Dragons breathe fire and hoard treasures, but can they help students become more interested in genetics?
SciPlay, in collaboration with the Concord Consortium and Michigan State University, is researching this question by modifying the Geniverse software,which students use to breed fictitious dragons and solve genetic problems in a virtual lab. The National Science Foundation (REESE program) funded project, called GeniGames, will study whether adding game-based design elements to science curricula can improve students’ motivation, engagement and learning.
GeniGames will add three gaming elements to Concord Consortium’s dragon breeding software: a strong story line narrative, a quantifiable goal that students can work towards, and a team competition feature. GeniGames will test the extent to which adding each of these game-based design elements to a PBS curriculum enhances students’ engagement, while still supporting the learning that has been documented with PBS curricula.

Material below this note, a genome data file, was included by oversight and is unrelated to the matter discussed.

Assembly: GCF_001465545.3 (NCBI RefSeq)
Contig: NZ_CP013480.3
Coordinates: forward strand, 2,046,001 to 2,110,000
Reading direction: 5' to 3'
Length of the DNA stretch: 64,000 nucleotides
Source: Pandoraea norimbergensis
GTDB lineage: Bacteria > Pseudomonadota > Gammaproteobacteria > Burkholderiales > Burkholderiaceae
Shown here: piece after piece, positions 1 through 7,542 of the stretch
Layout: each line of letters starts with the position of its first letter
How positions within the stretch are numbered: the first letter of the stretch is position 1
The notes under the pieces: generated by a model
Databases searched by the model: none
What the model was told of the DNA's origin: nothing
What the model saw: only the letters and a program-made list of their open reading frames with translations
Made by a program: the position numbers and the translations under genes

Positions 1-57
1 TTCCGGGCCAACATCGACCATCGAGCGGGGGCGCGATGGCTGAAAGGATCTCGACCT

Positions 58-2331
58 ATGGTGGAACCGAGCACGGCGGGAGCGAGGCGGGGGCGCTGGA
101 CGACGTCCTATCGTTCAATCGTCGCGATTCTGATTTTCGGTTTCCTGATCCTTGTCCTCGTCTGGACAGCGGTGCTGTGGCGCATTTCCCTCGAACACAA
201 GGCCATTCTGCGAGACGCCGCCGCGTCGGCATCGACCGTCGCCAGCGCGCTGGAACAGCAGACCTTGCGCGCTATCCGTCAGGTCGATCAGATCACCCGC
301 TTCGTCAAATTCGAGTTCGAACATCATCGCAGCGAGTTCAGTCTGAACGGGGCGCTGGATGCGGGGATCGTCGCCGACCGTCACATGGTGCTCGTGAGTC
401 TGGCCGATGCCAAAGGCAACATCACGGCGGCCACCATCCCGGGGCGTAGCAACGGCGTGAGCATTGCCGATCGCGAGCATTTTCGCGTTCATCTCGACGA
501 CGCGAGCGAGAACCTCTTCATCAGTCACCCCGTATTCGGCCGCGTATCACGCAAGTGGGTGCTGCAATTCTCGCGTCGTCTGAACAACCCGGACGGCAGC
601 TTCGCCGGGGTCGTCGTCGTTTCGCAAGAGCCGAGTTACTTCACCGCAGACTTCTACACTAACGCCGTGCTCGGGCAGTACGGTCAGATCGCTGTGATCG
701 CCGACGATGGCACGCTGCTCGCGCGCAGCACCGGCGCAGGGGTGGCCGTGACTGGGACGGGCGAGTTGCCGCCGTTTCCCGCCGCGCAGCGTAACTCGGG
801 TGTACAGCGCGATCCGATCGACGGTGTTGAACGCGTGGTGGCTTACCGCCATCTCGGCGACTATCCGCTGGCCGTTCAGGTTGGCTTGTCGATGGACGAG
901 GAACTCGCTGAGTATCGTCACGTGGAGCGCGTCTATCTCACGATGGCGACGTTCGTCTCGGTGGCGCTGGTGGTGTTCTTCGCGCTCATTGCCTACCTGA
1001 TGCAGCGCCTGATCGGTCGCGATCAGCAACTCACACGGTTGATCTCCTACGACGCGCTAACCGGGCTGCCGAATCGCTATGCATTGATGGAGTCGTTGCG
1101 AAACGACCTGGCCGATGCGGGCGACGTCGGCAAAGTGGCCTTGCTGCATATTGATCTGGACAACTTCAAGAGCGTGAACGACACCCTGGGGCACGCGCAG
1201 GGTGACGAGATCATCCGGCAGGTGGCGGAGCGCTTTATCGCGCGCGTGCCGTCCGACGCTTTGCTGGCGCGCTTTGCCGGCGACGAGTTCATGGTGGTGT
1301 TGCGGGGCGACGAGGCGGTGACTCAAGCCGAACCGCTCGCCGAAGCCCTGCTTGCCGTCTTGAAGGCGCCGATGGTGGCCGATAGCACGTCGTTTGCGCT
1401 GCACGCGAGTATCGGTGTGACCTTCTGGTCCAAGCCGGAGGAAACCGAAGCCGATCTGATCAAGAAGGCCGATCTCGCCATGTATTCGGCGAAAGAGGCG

The research will take place in New York City Living Environment high school classrooms studying genetics and at the New York Hall of Science, and will include students from groups underrepresented in science and engineering careers. An advisory committee consisting of experts in genetics, the learning sciences, cognitive science, and gaming will evaluate the results of the project. You can read the abstract here.
Although the project will not be completed until 2014, researchers theorize that bridging formal school curriculums with the informal learning environment of the gaming world will increase students’ motivation, which in turn will increase their learning.
Plus, dragons will be able to add another skill to their resume: breathing new life into genetics education.